This Here Is My Blog


Those of you who have known me long enough know that back in the early 2000s I went to library school for a few semesters before freaking out about an assignment in “Collection Management” and dropping out. That’s been one of my biggest regrets — that, and the fact that I gave up on the chance to work with James Burke (of Connections fame) on his big new web project.

So, I’ve decided to go back. I’m back in the Master of Library and Information Sciences program at San José State University. It’s an entirely online program, so the various shelter-in-place orders issued in response to the COVID-19 pandemic aren’t affecting it. A few changes have been made in the syllabus of the Information Professions class I’m taking, but that’s about it. The professor of that class is very kind and understanding, too, which is certainly a bonus.

My only concern about going back to library school is that I’m 52 years old, and maybe I’m a bit too old to consider a big career change. I’m a wee bit tired of programming and making websites, but I do like working with information and with people… but if I’m 54 or 55 when I get my degree, will it really be worth it? We’ll just have to wait and see.

Library school has always appealed to me, since I like pretending that I’m all scholarly and what-not, but I don’t like focusing on just one subject. I could never get a Master’s degree (or, God forbid, a PhD.) in one minuscule aspect of a single field. With an MLIS degree, I can still apply my brain to a whole bunch of different areas of knowledge. I just hope I don’t freak out again.

Meanwhile, work is work. I’m extremely privileged in that I work for an organization that allows for 100% telework, and my wife does as well. Many others in this pandemic situation are not as fortunate. We try to shop local when we can, tip drivers well, and thank “essential workers” profusely and contribute to the local food bank.

Speaking of books, try not to buy books from if you can avoid it, unless there is absolutely no other source or you need to read it on your Kindle (which, I know, many people do for accessibility reasons). Indibound does a fantastic job of hooking people up with local independent bookstores, searching their databases for books you plug in to their search engine and guiding you to a local shop which will ship the book to you. You may pay a bit more, but you’ll keep a local shop in business, and the people who work there. Do it.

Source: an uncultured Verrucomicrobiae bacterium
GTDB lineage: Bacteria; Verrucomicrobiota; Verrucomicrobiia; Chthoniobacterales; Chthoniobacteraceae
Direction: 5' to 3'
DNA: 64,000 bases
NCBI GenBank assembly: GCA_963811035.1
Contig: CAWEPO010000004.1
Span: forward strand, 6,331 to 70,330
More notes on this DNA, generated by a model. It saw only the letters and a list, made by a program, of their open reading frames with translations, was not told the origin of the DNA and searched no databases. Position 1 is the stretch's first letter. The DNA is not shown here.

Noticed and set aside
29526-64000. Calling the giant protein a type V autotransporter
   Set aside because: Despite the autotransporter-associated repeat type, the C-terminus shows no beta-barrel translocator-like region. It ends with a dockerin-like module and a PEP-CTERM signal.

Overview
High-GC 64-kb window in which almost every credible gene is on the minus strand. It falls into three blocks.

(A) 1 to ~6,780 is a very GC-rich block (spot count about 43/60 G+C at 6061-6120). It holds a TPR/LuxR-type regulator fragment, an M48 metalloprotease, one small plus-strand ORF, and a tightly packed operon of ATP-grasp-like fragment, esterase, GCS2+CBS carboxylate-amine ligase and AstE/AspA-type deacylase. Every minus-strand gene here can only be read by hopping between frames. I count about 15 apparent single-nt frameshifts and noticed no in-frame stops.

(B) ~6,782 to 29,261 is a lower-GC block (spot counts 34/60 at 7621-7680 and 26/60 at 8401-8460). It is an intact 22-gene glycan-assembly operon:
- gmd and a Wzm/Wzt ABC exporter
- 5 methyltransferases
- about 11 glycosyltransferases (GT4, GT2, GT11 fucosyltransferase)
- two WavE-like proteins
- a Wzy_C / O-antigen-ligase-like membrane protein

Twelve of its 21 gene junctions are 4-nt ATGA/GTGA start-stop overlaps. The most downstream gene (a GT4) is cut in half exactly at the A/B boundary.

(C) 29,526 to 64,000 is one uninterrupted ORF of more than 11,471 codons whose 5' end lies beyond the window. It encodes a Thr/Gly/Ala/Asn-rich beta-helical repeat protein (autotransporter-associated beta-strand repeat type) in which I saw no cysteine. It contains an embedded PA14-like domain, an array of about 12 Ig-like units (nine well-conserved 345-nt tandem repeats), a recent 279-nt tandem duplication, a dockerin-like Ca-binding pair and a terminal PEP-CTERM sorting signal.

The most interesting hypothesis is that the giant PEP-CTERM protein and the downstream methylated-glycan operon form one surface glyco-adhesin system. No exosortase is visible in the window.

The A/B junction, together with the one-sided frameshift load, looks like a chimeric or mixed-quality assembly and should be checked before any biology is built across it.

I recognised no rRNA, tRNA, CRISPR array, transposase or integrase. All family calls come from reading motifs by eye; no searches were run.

I’m going to close this blog post by plugging a few things of my own. First, Daikaijuzine is back and online. One of the things I had regretted doing was letting that site go and die. Well, it’s back. The releases have been irregular due to various reasons, but as we find our footing, we’ll get back to a regular reading and release schedule.

Second, I’ve put some more short stories online for your amusement:

  1. “Burying Uncle Albert” is one of my favorites, and I hope you enjoy it as much as I do.
  2. “How the Old Ones Saved Christmas” is full of holiday magic, and who couldn’t use a little of that during the pandemic?
  3. Finally, “How Bubba Handy’s Rogue Shithouse Saved the World” was a blast to write a few years ago, and I still think it’s a fun read.

These are all up on my Writing page, which you can find by clicking the link in the top menu of my site.

Finally, I’m plugging for someone who isn’t me. The Bone Shard Daughter is the debut novel by Andrea Stewart, who is both a fantastic writer and a good friend. I was a member of a critique group with her for a number of years, and I know just how good a writer she is. You can read an excerpt on io9.

And that’s all I have for now. Hopefully I’ll be writing in my blog more often as this pandemic grinds on. I have Thoughts about the pandemic, but they border on the political, and thus are not appropriate for this particular blog entry.

Stay safe and healthy, my friends.


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